(It’s Flashback Sunday! That time when we roll up our sleeves and dig into the distant past for something that hasn’t been seen in many years. Sort of like literary proctologists, except without the physical discomfort or awkwardness. That said, today’s Flashback is from 2005, back before I even had a blog because I still referred to going online as “Using the Internets.” The inspiration for this column came from my then seven-year-old son, who became fascinated with putting things in his belly button. I’m just glad that particular curiosity ended there…)
In this case, it was: “No, you can’t save chewing gum in your belly button.” My son then countered with the inevitable “Why?”
“Because it’s gross,” I explained, then added for good measure: “What if it gets stuck?”
“It won’t, Dad.”
“It might — so take it out.”
A roll of the eyes, droop of the shoulders. “But why-y-y-y-y?”
“Because I said so.”
Eventually, it always comes down to that answer, which isn’t an answer at all. But for some reason it seems to do the trick. At least it used to. Apparently on this day, my son had awakened a little wiser, and with a better understanding of the difference between battles and wars.
It wasn’t long after my victory at the Battle of Bubble Gum Ridge that I noticed my son fidgeting with something.
“What are you doing, son?”
“Trying to get this marble to stay in my belly button.”
His troops had been assembled and were now flanking my border. War had been declared, and I was still looking for a musket.
“You shouldn’t do that. Your belly button isn’t made for holding marbles,” I said.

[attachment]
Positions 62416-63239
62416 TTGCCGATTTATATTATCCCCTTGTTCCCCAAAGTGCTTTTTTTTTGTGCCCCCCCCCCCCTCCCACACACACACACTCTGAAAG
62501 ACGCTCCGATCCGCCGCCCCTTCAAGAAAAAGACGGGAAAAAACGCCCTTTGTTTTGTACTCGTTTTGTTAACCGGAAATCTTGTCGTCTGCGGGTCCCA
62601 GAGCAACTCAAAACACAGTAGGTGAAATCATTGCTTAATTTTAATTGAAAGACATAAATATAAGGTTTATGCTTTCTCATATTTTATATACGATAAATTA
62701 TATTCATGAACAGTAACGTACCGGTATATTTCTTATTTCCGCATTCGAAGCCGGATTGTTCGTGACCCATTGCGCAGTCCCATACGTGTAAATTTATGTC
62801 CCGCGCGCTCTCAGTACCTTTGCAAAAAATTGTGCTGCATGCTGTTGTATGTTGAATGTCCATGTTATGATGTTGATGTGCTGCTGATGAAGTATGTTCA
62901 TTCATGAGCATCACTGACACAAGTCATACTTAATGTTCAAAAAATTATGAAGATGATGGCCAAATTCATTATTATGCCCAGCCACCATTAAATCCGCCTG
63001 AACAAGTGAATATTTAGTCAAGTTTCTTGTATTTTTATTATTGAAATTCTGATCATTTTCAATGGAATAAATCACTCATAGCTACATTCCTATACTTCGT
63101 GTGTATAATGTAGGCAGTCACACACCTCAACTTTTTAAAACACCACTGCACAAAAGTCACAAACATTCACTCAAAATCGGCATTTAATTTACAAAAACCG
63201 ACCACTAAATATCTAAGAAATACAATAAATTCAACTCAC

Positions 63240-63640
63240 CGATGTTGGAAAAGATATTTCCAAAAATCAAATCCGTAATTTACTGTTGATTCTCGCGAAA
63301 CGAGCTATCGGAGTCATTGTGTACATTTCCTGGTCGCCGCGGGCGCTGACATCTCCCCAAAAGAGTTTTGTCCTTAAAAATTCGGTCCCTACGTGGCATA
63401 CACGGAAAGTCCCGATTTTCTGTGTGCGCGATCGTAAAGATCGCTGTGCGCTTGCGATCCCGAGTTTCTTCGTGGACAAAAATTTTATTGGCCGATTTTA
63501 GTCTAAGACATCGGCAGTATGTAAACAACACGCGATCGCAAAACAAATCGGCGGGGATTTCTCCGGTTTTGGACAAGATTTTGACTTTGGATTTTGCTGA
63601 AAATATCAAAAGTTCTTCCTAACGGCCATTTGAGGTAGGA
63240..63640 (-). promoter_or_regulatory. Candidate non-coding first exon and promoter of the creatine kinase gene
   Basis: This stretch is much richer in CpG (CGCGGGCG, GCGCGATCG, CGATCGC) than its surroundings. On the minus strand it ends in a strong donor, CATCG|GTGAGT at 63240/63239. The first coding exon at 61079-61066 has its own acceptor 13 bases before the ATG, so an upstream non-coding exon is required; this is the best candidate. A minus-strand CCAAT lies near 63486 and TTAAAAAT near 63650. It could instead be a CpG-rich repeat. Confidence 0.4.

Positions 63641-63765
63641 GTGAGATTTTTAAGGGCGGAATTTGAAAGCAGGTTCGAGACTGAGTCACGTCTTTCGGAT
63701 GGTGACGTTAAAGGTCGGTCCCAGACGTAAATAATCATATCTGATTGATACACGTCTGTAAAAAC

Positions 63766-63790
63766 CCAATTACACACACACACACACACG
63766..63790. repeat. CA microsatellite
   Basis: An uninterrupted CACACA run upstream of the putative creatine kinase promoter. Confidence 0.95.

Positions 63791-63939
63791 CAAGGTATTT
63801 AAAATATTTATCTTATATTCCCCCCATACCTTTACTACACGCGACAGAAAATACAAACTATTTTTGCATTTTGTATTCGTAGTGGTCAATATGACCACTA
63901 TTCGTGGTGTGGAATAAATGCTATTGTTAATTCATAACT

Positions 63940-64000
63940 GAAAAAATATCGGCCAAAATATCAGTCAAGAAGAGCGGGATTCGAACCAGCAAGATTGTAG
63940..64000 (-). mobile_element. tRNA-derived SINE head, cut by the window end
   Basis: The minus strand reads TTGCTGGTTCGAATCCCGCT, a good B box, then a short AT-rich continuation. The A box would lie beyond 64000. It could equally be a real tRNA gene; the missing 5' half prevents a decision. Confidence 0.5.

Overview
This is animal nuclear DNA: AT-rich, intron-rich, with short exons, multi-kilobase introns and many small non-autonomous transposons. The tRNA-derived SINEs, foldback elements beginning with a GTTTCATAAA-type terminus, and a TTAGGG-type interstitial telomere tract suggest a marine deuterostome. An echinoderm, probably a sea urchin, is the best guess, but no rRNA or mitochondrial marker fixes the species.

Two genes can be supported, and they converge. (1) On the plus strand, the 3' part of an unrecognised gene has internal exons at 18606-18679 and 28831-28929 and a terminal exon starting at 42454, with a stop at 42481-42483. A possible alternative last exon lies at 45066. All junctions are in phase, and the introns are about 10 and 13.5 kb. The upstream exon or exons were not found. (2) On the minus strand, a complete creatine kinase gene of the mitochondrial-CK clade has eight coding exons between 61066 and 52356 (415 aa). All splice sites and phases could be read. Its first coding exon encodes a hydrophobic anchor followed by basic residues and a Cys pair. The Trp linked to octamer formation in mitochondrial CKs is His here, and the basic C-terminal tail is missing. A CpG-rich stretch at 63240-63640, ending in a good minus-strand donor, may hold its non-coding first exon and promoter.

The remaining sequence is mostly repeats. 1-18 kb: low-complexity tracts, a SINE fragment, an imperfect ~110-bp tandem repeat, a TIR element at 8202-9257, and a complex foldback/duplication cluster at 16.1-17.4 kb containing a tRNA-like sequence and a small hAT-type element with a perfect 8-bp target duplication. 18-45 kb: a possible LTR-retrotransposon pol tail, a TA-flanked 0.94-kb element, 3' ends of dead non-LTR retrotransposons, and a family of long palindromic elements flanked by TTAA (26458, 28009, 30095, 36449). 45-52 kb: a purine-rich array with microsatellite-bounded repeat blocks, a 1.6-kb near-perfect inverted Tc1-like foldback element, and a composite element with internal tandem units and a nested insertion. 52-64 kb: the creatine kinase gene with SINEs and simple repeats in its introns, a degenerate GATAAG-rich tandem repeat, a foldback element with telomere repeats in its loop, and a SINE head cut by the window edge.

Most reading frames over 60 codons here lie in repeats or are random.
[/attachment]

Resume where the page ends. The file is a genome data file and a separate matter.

He looked up at me, launching the first of his newly acquired smart bombs. “What’s it made for?”
I was still tamping “because I said so” down my rifle barrel when the first missile struck, taking out a large chunk of my artillery and forcing a new battle plan.
“Actually, that’s how you used to eat while you were in your mom’s tummy,” I countered, and managed a momentary lull in the attack as his forces regrouped.
“How did I DO that?”
“You guys shared a tube between your stomach and hers.”
Taking advantage of the disruption, I moved my troops forward and positioned them for a final assault. “Onions, cabbage, spinach, it didn’t matter — whatever she ate, YOU ate. ”
The marble dropped from his belly button to the porch step with a thud.
In the distance, I could see his battalion backing away from the ridge.
“If you keep doing that,” I said, “we’ll have to hook it back up.”
With that, I heard the call of retreat as his troops ran from the porch, passed the dog and into the back yard.
Later that afternoon, sitting at his plastic, multi-colored picnic table, we entered into negotiations over soda and chopped olive sandwiches. We agreed that if he left his belly button alone, I wouldn’t reattach his umbilical cord.
With our truce in place, I walked away from the meeting secure in the balance of power we had established — and keenly aware of the advancements he could make by morning.
(Ned is a syndicated columnist for News Media Corporation. You can write to him at firstname.lastname@example.org, or at Siuslaw News, P.O. Box 10, Florence, Ore. 97439)